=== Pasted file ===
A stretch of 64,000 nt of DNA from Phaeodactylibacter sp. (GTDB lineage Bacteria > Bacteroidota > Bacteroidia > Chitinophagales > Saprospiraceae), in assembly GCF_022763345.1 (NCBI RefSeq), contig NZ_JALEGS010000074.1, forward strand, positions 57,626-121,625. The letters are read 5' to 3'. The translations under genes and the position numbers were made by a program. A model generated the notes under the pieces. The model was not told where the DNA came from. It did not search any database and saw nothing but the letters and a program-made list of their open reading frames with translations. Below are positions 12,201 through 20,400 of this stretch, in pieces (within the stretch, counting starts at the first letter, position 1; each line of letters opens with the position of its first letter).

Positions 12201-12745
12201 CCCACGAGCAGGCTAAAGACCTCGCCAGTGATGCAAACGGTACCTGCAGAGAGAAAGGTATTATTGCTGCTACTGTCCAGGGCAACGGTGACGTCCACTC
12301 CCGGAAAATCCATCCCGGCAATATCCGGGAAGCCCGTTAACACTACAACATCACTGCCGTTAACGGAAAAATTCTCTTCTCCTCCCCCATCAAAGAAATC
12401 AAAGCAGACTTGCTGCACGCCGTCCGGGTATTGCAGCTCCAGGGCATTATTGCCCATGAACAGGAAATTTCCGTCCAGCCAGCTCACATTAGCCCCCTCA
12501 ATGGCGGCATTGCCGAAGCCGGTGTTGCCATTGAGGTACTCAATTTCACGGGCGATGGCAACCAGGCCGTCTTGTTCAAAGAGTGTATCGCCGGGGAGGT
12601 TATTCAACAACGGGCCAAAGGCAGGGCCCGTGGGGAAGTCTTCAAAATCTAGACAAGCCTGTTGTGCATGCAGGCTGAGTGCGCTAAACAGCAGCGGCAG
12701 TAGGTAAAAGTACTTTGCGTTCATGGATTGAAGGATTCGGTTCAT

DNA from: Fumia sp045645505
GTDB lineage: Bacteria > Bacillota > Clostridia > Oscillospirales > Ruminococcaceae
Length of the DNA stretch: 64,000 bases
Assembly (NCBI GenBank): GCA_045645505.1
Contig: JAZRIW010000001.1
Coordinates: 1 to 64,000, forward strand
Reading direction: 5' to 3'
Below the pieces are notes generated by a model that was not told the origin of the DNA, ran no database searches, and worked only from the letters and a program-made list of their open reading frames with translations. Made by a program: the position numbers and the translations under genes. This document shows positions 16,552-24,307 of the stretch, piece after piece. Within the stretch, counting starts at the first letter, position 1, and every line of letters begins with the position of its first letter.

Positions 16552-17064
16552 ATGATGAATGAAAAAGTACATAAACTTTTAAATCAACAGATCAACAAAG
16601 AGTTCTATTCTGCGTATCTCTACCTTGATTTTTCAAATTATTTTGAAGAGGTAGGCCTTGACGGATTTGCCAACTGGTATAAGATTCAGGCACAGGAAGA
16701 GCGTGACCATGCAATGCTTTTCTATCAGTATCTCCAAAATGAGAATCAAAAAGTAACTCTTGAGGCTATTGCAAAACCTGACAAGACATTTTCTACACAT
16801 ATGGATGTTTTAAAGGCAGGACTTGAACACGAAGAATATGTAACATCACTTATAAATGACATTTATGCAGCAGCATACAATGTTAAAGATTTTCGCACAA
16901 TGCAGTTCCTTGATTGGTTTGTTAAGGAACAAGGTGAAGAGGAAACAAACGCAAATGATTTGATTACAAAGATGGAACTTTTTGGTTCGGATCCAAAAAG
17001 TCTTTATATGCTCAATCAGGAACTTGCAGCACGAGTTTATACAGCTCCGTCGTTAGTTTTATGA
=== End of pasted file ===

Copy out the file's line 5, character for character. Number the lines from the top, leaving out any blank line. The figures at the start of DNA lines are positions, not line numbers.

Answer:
12401 AAAGCAGACTTGCTGCACGCCGTCCGGGTATTGCAGCTCCAGGGCATTATTGCCCATGAACAGGAAATTTCCGTCCAGCCAGCTCACATTAGCCCCCTCA